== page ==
The pending changes include simplifying annual stress tests and eliminating a system of giving pass-or-fail grades to the big banks that take them, both industry victories. Another change would ease a rule that requires big banks to plan annually for their own demise, allowing the largest U.S. firms to produce full so-called living-will plans every four years rather than annually. Regulators also are changing a rule adopted to curb excessive borrowing at eight of the largest U.S. banks.
Similarly, banks objected to a plank in the rewrite to the Volcker rule, the prohibition on lenders making risky “proprietary” bets. The pushback has led regulators to consider proposing a revised version, according to people familiar with the process.
Trump-appointed officials are also spending some of their time finishing rules mandated by the Dodd-Frank law that weren’t completed during the Obama administration. That means advancing restrictions in a more industry-friendly way than if Democratic appointees still held the rule-writing pen.
The Securities and Exchange Commission last week finished work on a rule raising standards for investment advice by stockbrokers. A federal court had voided a tougher version by the Obama administration that applied to retirement-savings advice. Trump appointees at the Consumer Financial Protection Bureau also rewrote an Obama-era rule for payday loans, removing a requirement that would have made it difficult for companies to offer high-cost consumer loans.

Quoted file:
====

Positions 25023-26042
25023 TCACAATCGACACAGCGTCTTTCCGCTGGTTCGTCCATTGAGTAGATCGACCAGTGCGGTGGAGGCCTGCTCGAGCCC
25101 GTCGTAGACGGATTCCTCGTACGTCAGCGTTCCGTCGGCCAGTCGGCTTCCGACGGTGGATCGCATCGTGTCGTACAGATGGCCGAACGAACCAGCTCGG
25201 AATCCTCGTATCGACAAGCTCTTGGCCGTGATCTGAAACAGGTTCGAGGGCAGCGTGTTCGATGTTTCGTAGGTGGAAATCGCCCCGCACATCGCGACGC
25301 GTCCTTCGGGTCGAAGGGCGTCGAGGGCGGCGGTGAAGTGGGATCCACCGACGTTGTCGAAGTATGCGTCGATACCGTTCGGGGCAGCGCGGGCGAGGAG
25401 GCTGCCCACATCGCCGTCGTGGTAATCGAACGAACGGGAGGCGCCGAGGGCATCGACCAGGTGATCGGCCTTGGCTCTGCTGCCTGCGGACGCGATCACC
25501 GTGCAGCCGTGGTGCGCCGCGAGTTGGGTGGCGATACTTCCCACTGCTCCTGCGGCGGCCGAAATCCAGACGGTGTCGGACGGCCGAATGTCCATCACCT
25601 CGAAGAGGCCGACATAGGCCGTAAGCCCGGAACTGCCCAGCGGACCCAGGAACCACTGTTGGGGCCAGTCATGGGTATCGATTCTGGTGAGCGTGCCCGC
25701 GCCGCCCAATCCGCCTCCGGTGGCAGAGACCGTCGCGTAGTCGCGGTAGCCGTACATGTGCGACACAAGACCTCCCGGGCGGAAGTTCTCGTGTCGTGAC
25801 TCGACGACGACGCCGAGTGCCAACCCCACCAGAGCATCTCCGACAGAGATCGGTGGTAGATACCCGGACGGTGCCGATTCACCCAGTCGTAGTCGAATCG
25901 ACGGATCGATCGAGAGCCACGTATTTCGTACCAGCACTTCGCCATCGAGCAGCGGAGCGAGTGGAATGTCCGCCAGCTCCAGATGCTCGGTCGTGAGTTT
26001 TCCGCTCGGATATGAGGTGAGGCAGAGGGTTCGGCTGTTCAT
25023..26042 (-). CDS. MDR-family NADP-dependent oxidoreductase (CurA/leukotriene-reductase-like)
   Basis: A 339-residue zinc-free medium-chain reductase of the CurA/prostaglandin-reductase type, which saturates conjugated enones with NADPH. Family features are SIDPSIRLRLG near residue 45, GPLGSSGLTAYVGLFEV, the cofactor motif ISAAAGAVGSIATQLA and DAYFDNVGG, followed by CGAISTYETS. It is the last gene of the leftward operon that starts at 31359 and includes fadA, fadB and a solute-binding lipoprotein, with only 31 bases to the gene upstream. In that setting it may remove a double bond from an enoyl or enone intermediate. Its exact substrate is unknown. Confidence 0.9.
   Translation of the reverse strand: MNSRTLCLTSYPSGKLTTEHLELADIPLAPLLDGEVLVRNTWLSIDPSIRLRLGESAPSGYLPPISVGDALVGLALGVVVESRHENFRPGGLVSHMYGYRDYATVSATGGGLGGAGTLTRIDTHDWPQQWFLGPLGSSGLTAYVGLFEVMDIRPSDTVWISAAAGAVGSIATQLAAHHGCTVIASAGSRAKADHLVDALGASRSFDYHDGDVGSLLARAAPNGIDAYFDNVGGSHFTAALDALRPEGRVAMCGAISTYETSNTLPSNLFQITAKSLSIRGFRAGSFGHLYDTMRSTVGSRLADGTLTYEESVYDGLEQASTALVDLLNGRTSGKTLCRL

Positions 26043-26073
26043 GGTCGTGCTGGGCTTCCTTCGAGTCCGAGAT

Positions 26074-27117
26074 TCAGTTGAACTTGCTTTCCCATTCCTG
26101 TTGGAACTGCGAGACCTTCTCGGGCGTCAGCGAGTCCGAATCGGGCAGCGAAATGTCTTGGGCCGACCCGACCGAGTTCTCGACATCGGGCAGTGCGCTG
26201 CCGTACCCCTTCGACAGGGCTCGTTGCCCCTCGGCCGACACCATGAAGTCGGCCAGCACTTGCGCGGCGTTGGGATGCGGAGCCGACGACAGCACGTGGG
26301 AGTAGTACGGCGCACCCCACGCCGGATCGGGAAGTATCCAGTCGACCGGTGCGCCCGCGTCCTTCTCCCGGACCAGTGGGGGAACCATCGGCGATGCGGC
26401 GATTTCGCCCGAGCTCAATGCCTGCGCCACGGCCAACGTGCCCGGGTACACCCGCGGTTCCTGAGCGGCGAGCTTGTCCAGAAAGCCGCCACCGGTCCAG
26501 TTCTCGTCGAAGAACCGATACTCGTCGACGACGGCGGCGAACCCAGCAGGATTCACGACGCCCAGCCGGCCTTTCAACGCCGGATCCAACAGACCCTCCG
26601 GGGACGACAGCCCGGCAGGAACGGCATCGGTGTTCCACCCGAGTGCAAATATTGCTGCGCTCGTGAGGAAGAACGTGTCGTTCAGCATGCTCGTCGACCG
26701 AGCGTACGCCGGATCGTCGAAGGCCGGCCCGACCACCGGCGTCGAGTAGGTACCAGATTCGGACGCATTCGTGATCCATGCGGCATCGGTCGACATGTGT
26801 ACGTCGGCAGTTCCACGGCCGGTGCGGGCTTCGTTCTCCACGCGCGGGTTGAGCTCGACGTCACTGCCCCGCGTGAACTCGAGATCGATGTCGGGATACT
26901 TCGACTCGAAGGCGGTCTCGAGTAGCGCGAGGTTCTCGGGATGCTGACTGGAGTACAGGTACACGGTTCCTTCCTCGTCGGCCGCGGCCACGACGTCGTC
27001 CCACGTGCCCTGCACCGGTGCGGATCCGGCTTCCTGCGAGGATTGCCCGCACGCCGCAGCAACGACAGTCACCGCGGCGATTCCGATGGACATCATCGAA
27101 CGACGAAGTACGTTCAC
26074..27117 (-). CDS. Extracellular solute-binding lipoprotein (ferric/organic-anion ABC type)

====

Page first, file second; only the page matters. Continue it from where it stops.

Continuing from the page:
The change, which affects about 47 million accounts, including those for Chase’s popular Sapphire cards, reflects a broader effort by Wall Street firms to prevent customers and employees from engaging in class-action lawsuits that can result in large settlements and bad publicity. Unlike court cases, arbitration cases do not leave a trail of public documents and they cannot be brought by groups of aggrieved customers.
JPMorgan — the country’s largest bank — is far from alone in increasing the use of arbitration clauses. Seventy-two percent of banks used such clauses in 2016, up from 59 percent in 2013, according to a report from the Pew Charitable Trusts.
The notifications said the arbitration agreement would apply not just to the customers’ current accounts but “all claims or disputes between you and us,” including “any prior account.”
The policy change turns back the clock in another way by bringing back the kind of arbitration clauses the bank and others agreed to temporarily drop in 2009 as part of a class-action lawsuit. The bank agreed to remove such provisions for three and a half years, starting in 2010, to settle a lawsuit that alleged large banks were working together to push customers into arbitration.